At the opposite end of the education spectrum, Jeremy is keen to ensure that all children have equal opportunity to pre-school education. A report in 2014 by The Family and Childcare Trust showed that many parents in Britain are paying more for childcare annually than the average mortgage bill. The trust says childcare in England, Wales and Scotland is becoming increasingly unaffordable with a 27% rise in costs since 2009, while wages have remained static. Rightly dismissing what he calls the false dichotomy between early years and adult education, Jeremy argues for free universal childcare recognising that the current system is patchy and rather costly to say the least stating that, “Some families who are very poor can get a place, those who are well off can pay and everyone in between has to make their own arrangements”.

Recognising that education is a right and should not be a privilege, Jeremy has called for the abolition of tuition fees and the restoration of maintenance grants. He has proposed that free university should be funded through a higher rate of national insurance on the highest earners and by bringing Britain’s paltry rate of corporation tax up from 20% to 20.5%. Both the National Campaign against Fees and Cuts and the Labour Campaign for Free Education are supporting Jeremy for leader and unsurprisingly he is proving popular with university students, many of whom are turning up to see him at rallies. Tuition fees have been a widely contested issue since their introduction in 1998 under New Labour, with continuous demos from students calling for their removal. The abolition would be a welcomed policy by many and ensure that anyone entering Higher Education would not be saddled with a large burden of debt once they left.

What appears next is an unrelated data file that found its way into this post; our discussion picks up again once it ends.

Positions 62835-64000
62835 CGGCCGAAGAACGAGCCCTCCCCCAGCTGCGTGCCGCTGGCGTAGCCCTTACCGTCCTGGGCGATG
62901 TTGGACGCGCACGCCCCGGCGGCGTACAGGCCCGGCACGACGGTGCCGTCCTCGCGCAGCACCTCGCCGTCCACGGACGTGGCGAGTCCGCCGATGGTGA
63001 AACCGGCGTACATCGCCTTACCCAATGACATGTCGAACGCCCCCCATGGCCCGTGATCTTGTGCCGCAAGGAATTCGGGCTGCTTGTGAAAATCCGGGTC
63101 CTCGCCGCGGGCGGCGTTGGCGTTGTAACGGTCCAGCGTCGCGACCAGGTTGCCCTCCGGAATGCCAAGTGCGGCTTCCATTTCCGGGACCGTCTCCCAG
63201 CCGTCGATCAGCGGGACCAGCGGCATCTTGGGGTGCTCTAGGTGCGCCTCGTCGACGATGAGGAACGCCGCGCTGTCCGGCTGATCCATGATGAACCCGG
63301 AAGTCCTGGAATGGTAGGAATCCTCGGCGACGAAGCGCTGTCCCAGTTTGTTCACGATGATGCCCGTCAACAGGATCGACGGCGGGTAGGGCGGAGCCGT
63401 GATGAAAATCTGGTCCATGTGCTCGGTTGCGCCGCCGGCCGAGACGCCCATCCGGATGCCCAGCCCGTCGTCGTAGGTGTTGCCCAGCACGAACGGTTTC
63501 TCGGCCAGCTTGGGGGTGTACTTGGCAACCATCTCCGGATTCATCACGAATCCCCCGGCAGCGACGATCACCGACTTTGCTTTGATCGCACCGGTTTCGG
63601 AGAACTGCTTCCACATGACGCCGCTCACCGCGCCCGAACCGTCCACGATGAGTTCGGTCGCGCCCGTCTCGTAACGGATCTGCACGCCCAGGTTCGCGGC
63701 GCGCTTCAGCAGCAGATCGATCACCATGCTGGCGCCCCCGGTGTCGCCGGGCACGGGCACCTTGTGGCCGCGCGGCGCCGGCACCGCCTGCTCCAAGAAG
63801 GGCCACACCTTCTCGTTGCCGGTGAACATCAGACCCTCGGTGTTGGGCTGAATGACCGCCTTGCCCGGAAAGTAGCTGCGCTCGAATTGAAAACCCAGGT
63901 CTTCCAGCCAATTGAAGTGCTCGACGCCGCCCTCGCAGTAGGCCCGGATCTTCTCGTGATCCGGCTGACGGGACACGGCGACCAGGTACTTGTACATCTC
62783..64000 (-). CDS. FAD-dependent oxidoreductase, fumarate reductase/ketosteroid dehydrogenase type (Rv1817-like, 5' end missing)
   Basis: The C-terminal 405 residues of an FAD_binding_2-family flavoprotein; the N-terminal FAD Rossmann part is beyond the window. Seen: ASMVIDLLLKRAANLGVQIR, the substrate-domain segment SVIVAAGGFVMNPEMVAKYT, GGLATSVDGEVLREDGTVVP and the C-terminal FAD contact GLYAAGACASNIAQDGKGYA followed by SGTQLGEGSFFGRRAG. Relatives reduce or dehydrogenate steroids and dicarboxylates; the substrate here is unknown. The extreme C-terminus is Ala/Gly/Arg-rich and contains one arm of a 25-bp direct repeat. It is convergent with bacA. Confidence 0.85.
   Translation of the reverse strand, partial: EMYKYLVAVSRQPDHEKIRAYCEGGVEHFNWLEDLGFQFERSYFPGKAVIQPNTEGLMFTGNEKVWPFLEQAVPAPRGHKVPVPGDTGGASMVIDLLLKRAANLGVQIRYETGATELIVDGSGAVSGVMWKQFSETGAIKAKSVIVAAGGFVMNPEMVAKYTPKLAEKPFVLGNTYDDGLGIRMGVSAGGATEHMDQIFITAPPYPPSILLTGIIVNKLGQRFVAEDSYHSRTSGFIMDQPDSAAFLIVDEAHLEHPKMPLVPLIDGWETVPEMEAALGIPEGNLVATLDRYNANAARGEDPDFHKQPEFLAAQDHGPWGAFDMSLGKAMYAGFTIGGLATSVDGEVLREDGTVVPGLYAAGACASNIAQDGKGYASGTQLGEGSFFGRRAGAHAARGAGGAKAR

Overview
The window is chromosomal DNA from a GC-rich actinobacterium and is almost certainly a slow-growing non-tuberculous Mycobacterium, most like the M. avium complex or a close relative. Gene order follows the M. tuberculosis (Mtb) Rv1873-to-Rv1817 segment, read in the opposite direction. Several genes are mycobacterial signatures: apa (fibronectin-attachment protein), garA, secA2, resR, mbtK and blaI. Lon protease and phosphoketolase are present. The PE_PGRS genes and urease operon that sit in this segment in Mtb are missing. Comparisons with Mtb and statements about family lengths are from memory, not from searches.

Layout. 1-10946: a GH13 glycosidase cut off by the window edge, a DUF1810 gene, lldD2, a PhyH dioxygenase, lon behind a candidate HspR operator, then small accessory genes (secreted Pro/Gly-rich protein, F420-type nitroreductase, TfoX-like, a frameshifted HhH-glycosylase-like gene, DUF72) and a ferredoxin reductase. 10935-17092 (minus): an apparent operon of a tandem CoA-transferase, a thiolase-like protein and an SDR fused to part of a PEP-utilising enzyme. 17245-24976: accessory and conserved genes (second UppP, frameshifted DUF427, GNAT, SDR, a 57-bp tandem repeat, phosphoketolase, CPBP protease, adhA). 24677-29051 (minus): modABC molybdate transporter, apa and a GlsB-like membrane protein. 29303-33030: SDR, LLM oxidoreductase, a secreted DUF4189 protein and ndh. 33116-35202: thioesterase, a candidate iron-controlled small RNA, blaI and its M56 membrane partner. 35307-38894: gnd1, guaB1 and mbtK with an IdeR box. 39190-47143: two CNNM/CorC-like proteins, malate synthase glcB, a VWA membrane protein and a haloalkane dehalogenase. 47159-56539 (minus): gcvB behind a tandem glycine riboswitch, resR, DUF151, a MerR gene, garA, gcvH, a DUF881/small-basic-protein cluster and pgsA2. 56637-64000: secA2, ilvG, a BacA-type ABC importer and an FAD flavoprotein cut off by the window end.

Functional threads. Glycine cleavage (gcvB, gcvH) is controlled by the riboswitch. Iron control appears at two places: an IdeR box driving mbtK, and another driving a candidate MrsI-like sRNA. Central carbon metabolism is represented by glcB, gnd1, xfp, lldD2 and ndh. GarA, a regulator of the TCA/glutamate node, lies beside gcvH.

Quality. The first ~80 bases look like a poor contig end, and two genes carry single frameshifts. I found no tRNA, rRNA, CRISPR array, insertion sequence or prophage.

Hot on the heels of tackling one controversial issue, Jeremy has been unafraid to take on another; academies and free schools. Academies since their introduction in 2000 have again, like tuition fees, been a widely contested issue. Whilst a few individual academies and free schools may do well, overall the programme has been a failure. In January of this year, the House of Commons Education Committee concluded that

“It is too early to judge whether academies raise standards overall or for disadvantaged children” also stating that “Academisation is not always successful nor is it the only proven alternative for a struggling school”.

Ofsted’s 2014 annual report stated that

“It is too early to judge the overall performance of free schools”.